European consumers may be reaching peak streaming, claims a new study by digital piracy firm Muso.
The UK-based firm today released data from consumer research looking into the increasingly fragmented streaming services landscape. 64.2% of the 1,000 European adults surveyed said they wouldn’t be paying out for any more services this year.
Two-thirds (66.7%) of people said that they currently subscribe to one or two streaming services and 20.8% subscribe to three or four services. The survey found that 80.4% think that they’re currently paying too much for content streaming.
With 66% of people surveyed paying less than £30 ($38) a month for streaming services, Muso believes there is a low ceiling on what consumers expect to pay for the content they enjoy.
This is a relatively small sample size and streaming remains the new frontier, but the figures aren’t necessarily great news for new Apple, Disney and Britbox services launching later this year. That said, consumers are likely to have a better sense of what they will want and need in a year or two’s time once these services are up and running. With WarnerMedia’s streaming service another potential entrant into Europe down the line, this space is about to become even more fragmented and competitive.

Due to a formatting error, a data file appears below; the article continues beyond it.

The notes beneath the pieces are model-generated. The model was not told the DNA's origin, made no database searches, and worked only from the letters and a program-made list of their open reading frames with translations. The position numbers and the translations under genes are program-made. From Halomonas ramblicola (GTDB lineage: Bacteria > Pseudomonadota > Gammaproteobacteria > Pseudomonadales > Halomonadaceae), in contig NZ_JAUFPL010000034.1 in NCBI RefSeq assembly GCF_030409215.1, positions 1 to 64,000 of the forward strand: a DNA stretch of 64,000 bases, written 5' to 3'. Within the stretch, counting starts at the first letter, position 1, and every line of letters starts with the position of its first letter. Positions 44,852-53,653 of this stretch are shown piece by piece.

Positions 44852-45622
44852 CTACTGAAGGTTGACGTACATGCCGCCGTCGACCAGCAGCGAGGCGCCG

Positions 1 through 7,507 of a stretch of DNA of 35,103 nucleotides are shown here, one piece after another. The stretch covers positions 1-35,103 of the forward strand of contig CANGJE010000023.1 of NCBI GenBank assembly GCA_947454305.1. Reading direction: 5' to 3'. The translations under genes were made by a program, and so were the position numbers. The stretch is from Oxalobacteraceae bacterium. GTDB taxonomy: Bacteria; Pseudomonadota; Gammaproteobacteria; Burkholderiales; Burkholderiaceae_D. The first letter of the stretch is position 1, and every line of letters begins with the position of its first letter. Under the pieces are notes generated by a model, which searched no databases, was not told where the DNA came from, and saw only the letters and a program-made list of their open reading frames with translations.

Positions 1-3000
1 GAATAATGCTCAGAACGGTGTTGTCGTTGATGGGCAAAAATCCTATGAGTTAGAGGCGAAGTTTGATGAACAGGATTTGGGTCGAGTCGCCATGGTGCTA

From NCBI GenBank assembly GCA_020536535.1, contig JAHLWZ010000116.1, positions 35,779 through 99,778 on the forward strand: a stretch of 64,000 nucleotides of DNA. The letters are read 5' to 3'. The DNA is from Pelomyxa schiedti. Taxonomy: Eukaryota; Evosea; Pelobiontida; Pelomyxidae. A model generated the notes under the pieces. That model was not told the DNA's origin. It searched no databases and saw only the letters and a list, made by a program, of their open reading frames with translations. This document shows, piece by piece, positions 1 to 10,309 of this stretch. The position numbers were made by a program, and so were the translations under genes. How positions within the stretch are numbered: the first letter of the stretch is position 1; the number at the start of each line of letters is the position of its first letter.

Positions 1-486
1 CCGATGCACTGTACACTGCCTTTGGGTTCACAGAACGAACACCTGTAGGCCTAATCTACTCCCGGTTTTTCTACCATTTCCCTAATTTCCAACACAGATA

When asked about content that’s not available to them on any of their current choice of service, 50.8% of responders to the survey said they were likely or very likely to search for that content across unlicensed platforms. According to Muso’s Global Piracy Index released earlier this year, UK audiences made over 5.7BN visits to piracy sites in 2018 and ranked ninth in the world. 3.2 billion of those overall visits were specifically around unlicensed TV streaming.
Andy Chatterley, CEO and co-founder at MUSO commented, “Expecting consumers to pay almost £100 a month for access to content may well be a challenge. So much of it is siloed off and exclusive across so many different paid-for platforms, that it’s difficult for consumers to subscribe to everything they want. This research shows that people will inevitably seek it elsewhere via unlicensed platforms, but this does, however, create further opportunities for content owners to understand this audience with meaningful and valuable insights.”
Chatterley continued, “With most people only subscribing to only a couple of services, it’s going to be really interesting to see what happens with the launch of Disney+ and Apple TV+. Will consumers ditch an existing service for one of the new ones? Or will Apple struggle to crack the TV market again?”